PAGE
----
Here is the central argument, but no declaration of intent or world view. Seldom does the author speak for self and when a statement of declaration is introduced it is never defined.

“A better Tomorrow for a Better Barbados – this is our promise, this is our pledge.”

In contrast, Stuart’s message is structured, tells you what to expect and delineates a vision:

“A Barbados that is socially balanced, economically viable, environmentally sound and characterized by good governance. These pillars are further explained in summary detail.”

The importance of language, context, and declaration is clearly demonstrated in the debate in the House of the Assembly, that introduced a resolution calling on Britain to convene the Barbados Independence Conference of January 4, 1966. Back then, the late Errol Barrow spent a large portion of his speech increasing awareness of the history of Barbados from the early days and expressed a wish that nobody would get up and ask stupid questions.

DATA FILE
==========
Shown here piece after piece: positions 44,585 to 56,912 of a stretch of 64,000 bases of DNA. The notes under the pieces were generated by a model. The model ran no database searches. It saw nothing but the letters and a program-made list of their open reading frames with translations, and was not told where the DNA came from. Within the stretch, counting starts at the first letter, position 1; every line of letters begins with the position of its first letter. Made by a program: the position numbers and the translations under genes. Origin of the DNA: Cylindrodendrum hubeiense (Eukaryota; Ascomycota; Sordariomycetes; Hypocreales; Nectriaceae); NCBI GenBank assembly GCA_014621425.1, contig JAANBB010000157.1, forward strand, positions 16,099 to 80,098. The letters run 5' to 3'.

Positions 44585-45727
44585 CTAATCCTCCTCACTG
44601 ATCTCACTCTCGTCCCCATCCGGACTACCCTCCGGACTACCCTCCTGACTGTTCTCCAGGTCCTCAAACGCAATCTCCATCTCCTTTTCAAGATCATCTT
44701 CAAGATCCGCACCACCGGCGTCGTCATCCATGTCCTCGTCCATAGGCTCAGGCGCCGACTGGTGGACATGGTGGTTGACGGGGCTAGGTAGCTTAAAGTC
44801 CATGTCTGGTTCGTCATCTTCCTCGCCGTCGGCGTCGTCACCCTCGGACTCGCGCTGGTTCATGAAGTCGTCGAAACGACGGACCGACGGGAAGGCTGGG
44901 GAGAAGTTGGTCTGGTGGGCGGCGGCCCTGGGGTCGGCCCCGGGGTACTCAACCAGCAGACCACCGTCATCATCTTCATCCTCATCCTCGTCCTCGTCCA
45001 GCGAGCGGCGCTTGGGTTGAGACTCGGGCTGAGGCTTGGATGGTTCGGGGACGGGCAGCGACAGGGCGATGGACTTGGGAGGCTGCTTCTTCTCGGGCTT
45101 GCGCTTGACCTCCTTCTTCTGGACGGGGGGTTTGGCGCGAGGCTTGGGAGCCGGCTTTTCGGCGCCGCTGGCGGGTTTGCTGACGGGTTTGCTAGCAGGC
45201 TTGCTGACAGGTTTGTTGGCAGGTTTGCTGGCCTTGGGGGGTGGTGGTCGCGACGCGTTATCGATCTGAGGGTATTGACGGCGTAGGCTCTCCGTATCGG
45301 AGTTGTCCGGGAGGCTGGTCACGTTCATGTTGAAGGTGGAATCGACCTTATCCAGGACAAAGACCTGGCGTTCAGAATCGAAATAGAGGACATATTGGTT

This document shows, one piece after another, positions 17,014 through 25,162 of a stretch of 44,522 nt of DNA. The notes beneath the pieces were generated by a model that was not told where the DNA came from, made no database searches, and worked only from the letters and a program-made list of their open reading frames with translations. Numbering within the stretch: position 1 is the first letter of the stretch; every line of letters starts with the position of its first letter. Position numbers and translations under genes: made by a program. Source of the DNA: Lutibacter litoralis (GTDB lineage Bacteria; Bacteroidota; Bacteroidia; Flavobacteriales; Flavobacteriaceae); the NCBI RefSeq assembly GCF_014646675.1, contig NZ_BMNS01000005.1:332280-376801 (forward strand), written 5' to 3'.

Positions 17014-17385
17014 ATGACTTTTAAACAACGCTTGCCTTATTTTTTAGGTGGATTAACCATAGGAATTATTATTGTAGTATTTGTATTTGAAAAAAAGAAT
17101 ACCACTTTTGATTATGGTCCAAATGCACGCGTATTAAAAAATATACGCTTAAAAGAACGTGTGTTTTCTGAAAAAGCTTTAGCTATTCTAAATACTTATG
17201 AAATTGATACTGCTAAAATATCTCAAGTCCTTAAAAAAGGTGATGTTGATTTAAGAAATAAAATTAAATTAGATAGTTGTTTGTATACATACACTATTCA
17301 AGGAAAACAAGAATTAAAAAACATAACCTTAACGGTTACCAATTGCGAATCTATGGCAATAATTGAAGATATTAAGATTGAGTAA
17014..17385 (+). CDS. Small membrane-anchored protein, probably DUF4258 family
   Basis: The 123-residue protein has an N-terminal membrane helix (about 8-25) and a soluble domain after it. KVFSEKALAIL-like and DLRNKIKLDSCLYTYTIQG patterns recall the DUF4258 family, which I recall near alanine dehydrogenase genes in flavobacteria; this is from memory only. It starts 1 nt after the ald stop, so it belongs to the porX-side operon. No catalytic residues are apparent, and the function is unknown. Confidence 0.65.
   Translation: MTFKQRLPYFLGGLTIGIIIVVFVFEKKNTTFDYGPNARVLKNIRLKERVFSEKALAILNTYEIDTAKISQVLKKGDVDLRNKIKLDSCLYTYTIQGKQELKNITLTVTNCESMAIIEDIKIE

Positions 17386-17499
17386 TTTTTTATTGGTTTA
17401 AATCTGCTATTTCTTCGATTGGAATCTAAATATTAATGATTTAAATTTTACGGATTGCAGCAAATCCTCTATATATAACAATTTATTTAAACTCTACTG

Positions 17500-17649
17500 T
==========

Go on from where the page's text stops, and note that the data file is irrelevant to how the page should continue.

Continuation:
Listen to his language: “I am a penniless politician, but I want to remain an honest one, and if you want to be honest with people, you have to tell them the plain facts of life. If they do not like the decisions taken by the government in office they have recourse to the ballot box.” Page 73 – Speeches by Errol Barrow (Hansib Publication)

In terms of content, there is overlap of ideas. My preference is for the Barrow or Bloomberg — the Mayor of New York — approach where cause and effect are clearer and there are activities that touch the lives of the most, that create flow and that build networks, and that create opposition groups. In this way we can separate application of an idea to a small country versus a large country.